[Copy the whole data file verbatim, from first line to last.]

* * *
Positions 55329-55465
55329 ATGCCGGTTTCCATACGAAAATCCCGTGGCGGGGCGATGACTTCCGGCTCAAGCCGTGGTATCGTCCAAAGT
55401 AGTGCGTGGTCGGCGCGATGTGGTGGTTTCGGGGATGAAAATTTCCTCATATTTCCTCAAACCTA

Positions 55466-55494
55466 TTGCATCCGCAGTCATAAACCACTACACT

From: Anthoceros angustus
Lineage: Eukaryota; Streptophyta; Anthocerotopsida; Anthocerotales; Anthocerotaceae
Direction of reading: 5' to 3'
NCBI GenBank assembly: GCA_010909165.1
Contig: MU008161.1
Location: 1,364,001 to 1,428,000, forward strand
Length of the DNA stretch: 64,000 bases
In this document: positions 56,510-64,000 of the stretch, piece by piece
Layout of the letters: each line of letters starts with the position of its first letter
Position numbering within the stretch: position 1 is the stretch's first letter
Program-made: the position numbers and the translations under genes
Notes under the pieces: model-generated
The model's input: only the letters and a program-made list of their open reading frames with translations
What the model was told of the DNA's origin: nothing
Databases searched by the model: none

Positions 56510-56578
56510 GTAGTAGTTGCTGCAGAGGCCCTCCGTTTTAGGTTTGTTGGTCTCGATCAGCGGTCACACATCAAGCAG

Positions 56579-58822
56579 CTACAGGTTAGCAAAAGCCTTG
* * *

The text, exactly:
Positions 55329-55465
55329 ATGCCGGTTTCCATACGAAAATCCCGTGGCGGGGCGATGACTTCCGGCTCAAGCCGTGGTATCGTCCAAAGT
55401 AGTGCGTGGTCGGCGCGATGTGGTGGTTTCGGGGATGAAAATTTCCTCATATTTCCTCAAACCTA

Positions 55466-55494
55466 TTGCATCCGCAGTCATAAACCACTACACT

From: Anthoceros angustus
Lineage: Eukaryota; Streptophyta; Anthocerotopsida; Anthocerotales; Anthocerotaceae
Direction of reading: 5' to 3'
NCBI GenBank assembly: GCA_010909165.1
Contig: MU008161.1
Location: 1,364,001 to 1,428,000, forward strand
Length of the DNA stretch: 64,000 bases
In this document: positions 56,510-64,000 of the stretch, piece by piece
Layout of the letters: each line of letters starts with the position of its first letter
Position numbering within the stretch: position 1 is the stretch's first letter
Program-made: the position numbers and the translations under genes
Notes under the pieces: model-generated
The model's input: only the letters and a program-made list of their open reading frames with translations
What the model was told of the DNA's origin: nothing
Databases searched by the model: none

Positions 56510-56578
56510 GTAGTAGTTGCTGCAGAGGCCCTCCGTTTTAGGTTTGTTGGTCTCGATCAGCGGTCACACATCAAGCAG

Positions 56579-58822
56579 CTACAGGTTAGCAAAAGCCTTG